Wednesday, 15 June 2011

Elisabeth Consentius (updated 26th june 2010)

Elisabeth Consentius
(Berlin, 20/6 1878 - 1936)
German woodcut printer and painter

Only 5 prints I managed to find by early German printer Elisabeth Consentius. The vase with flowers, numbered 1/30 and dated 1916, was exhibited in the "Münchener Jahresausstellung" in 1916, in the "Grosse Berliner Kunstaustellung" in 1917 and in the "Kunstpalast" in Düsseldorf. Hopefully a better picture will emerge someday.  The above photo of this print, measuring 45 x 36 cm, (replacing the sad thumbnail that was here before) was very friendly send to me on request by Ketterer Kunst Auction Houses in Germany from their archive of past auctions. Here are some other examples.

She must have belonged to the earliest group of woodblock printing artists in Germany. I am very curious about where she was taught and trained and if more prints will show up. This last one, below, with the two horses titled  “Sommer” I found in gallery specialisised in Artwork with horses. Only 30 km from my house. If you are interested: it's for sale !

Do not hesitate sending me more information on her biography, other examples of her prints or better pictures. You can find my email adress in the profile.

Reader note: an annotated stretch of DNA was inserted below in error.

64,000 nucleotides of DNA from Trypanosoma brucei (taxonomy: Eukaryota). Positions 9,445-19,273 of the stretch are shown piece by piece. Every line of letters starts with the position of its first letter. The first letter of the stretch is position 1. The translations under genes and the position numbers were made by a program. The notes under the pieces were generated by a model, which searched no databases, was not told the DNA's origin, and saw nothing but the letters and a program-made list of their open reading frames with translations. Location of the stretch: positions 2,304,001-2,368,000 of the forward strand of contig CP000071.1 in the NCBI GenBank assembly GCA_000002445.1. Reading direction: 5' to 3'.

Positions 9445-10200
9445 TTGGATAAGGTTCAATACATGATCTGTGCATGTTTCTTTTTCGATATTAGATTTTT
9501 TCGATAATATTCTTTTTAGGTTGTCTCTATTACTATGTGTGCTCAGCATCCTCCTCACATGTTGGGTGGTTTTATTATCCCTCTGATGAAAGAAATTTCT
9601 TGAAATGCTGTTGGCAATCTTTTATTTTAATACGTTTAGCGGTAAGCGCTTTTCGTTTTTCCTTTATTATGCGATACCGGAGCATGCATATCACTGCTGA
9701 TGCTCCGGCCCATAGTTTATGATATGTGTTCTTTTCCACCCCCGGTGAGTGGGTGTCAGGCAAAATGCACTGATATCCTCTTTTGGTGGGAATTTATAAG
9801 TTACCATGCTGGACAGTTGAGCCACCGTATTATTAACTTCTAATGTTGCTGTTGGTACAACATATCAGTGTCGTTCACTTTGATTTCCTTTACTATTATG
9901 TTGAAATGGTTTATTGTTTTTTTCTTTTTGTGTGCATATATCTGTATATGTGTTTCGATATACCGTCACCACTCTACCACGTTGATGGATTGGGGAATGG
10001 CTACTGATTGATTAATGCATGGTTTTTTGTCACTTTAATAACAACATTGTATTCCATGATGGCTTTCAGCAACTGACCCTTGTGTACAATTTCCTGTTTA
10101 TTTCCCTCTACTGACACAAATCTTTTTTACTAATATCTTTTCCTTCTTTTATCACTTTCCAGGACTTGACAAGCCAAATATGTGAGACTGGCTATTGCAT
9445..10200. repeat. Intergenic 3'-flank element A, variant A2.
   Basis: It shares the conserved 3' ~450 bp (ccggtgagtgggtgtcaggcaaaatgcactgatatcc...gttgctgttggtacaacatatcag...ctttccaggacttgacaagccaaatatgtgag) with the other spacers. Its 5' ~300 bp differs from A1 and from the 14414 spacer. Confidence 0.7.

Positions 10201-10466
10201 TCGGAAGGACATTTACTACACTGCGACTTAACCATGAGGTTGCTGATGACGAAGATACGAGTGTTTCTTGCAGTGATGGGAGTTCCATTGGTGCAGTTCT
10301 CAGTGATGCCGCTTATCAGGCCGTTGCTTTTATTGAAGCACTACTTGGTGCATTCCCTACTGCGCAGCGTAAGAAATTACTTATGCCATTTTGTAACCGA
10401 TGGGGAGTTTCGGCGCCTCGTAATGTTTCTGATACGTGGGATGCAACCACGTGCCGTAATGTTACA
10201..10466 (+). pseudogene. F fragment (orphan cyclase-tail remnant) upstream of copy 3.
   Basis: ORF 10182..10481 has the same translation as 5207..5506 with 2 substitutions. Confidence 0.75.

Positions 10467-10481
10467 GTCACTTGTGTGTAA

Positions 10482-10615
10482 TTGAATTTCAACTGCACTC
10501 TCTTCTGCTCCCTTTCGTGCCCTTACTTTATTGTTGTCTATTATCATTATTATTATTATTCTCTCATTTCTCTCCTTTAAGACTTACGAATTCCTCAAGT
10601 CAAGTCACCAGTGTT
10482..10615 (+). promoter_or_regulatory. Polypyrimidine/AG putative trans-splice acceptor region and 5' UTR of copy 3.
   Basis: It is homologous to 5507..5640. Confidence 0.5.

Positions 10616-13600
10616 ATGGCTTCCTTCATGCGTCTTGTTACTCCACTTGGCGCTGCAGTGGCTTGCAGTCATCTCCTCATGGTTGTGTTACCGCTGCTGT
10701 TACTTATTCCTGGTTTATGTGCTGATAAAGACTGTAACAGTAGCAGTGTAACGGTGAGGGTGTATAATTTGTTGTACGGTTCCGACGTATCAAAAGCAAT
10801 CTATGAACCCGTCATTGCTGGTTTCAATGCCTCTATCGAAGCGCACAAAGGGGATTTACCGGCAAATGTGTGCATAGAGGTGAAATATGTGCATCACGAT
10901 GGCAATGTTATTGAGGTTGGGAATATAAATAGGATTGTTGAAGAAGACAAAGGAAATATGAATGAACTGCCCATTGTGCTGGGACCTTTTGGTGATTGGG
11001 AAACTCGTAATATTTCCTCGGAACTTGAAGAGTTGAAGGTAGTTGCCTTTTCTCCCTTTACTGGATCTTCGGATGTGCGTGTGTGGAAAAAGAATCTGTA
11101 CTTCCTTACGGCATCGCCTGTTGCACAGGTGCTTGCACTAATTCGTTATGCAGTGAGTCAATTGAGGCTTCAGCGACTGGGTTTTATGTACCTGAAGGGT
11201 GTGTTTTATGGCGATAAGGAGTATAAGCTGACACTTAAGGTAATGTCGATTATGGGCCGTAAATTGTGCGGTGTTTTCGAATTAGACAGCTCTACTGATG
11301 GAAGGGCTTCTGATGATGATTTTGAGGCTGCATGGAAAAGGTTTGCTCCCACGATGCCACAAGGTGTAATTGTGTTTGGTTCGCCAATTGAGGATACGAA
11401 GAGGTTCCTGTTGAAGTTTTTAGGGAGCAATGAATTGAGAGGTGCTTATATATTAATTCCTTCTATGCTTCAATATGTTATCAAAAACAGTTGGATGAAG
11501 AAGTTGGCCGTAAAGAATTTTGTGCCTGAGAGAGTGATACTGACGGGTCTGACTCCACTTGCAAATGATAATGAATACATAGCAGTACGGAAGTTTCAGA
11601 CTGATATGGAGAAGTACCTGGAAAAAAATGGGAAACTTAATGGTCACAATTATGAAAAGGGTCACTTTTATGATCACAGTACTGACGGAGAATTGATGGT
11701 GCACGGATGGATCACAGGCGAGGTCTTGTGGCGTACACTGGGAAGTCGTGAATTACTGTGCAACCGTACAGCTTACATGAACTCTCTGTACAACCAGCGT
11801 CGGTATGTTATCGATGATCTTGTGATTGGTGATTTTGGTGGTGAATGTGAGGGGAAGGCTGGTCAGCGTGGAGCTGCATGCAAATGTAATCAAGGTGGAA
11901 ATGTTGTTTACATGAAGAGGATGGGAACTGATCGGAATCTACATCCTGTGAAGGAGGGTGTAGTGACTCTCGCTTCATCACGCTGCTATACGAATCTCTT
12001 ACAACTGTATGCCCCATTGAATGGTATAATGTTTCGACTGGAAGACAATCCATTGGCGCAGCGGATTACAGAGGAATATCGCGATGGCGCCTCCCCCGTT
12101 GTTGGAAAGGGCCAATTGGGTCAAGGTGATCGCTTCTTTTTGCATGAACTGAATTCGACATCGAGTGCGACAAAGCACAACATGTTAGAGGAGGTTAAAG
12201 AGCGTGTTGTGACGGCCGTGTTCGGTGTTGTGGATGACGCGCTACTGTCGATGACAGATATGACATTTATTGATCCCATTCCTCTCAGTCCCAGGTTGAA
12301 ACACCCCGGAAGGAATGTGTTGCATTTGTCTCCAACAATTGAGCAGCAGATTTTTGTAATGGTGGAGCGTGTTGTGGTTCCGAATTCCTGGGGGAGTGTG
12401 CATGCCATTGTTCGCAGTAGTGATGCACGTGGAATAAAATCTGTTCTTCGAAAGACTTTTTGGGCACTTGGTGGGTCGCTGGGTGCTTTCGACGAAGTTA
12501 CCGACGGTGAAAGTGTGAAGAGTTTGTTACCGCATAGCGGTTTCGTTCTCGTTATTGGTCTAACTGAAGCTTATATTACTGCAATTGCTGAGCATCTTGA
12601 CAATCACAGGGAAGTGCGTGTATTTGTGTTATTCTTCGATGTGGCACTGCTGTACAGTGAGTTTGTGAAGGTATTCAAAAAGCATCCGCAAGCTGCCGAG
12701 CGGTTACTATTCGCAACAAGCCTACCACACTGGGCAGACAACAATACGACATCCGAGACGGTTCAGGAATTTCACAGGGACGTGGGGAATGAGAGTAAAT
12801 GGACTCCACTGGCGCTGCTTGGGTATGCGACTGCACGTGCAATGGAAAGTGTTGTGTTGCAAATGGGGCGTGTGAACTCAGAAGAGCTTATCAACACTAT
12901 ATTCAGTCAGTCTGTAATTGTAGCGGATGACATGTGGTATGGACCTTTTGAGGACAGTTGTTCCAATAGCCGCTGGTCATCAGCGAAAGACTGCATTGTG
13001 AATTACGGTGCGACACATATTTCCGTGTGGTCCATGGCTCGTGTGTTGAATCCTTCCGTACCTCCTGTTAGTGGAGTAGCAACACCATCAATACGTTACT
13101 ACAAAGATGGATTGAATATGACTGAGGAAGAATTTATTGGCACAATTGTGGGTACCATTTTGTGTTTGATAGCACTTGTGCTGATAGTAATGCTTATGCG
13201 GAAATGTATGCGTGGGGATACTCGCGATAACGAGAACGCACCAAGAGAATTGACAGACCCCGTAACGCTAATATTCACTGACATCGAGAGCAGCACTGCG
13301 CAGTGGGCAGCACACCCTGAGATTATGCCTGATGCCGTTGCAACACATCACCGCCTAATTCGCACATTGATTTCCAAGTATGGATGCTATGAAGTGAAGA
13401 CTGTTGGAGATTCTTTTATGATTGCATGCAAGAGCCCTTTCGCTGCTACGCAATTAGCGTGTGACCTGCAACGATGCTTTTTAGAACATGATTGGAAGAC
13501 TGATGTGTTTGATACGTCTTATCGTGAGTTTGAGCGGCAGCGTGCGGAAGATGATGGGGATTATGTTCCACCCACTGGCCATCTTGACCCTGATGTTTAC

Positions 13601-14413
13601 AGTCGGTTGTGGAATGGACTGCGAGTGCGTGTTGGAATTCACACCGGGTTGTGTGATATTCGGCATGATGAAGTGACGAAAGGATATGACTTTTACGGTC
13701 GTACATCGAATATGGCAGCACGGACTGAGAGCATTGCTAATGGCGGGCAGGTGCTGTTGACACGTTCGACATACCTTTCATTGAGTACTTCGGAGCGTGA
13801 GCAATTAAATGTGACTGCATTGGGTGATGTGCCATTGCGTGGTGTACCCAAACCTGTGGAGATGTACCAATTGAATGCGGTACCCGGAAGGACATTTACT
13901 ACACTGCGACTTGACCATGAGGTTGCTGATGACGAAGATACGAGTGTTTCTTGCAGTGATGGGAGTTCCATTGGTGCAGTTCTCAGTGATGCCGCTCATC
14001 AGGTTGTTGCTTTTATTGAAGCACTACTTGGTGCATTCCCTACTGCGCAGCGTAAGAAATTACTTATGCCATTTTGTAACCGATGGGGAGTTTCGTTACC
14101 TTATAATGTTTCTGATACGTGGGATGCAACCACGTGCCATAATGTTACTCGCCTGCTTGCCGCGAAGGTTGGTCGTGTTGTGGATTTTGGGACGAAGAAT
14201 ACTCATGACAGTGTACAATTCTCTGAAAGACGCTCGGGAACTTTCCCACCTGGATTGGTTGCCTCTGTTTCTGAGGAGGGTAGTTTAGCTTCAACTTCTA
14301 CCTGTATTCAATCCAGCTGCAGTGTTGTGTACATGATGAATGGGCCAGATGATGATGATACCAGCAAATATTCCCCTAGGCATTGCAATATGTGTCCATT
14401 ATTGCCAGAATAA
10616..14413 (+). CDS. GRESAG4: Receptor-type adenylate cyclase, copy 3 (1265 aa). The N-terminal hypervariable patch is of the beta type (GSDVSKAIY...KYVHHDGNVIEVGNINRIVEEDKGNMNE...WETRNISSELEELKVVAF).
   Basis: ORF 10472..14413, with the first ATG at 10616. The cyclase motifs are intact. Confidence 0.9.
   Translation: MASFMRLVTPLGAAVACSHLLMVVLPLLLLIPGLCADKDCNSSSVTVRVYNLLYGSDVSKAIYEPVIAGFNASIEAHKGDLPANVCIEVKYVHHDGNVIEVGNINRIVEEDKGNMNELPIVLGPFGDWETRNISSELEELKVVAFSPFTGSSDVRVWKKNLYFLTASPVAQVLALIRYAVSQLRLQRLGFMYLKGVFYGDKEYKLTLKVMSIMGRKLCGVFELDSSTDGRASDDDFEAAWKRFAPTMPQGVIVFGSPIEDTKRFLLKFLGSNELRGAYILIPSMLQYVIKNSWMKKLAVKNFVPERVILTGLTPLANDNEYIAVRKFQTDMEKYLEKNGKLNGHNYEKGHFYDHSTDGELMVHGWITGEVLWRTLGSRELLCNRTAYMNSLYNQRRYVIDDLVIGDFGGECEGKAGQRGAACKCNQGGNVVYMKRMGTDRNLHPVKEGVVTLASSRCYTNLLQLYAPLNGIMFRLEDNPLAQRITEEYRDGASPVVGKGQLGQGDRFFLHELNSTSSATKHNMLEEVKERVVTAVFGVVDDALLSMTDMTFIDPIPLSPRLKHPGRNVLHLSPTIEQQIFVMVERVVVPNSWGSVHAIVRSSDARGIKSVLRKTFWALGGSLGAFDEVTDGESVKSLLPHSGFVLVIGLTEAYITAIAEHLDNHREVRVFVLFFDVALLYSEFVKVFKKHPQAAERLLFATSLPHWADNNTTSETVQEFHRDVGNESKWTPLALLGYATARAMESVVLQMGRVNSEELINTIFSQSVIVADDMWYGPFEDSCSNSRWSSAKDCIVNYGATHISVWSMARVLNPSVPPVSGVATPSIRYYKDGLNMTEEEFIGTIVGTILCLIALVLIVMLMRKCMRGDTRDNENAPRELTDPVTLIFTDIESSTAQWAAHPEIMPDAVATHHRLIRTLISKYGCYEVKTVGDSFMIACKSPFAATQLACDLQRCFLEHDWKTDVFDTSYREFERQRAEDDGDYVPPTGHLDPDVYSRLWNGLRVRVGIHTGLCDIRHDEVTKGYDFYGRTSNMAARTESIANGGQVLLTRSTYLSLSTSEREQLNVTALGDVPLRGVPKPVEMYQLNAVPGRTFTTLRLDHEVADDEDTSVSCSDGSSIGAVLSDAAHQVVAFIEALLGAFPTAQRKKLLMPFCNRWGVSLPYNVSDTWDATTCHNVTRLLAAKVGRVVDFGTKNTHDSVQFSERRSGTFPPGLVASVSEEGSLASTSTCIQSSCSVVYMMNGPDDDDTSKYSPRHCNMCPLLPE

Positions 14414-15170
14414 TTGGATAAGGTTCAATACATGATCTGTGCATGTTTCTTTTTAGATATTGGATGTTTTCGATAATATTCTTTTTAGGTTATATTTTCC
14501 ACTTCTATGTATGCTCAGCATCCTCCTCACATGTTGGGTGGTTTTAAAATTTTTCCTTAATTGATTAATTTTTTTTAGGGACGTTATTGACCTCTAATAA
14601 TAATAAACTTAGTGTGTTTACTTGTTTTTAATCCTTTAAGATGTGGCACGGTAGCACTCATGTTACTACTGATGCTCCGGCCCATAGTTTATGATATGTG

Added 26th june 2010 this picture from the van der Grinten Collection


  1. I am ashamed to say either I didn't see this post or just don't remember it. The vase of flowers isn't entirely successful but the nettles must be unique.

    I note she is the same generation as Helene Mass. The Berlin Seccession members visited Dachau.


  2. I agree Charles, but this copy of the big flower bouguet has suffered I think. It is quite brave choosing a vase of nettles. And Who is who in the Dachau "Malerkolonie". Thiemann the woodblock goeroe was there at that time.
    Goethes cottage was also "in Schwung". Margareta Geibel (1876-)and Ellen Tornquist (1871-)did it too. All three born well before 1880, could we call them "belonging to the first generation modern printmakers".

  3. It was a well-established colony by the time Thiemann got there. Also Klemm was there for a while with him. People from the Berlin Secession had links with the artists there as well. I'm a bit vague about it all.


  4. Hi

    Here's another for your collection.

    Great blog by the way - I really appreciate you sharing your enthusiasm and knowledge.
    All the best


  5. Thanks very much Mike. This is a very nice print indeed. I've seen only a picture of this one in an old auction cataloque. It's very desirable, as seller knows, it's priced accordingly.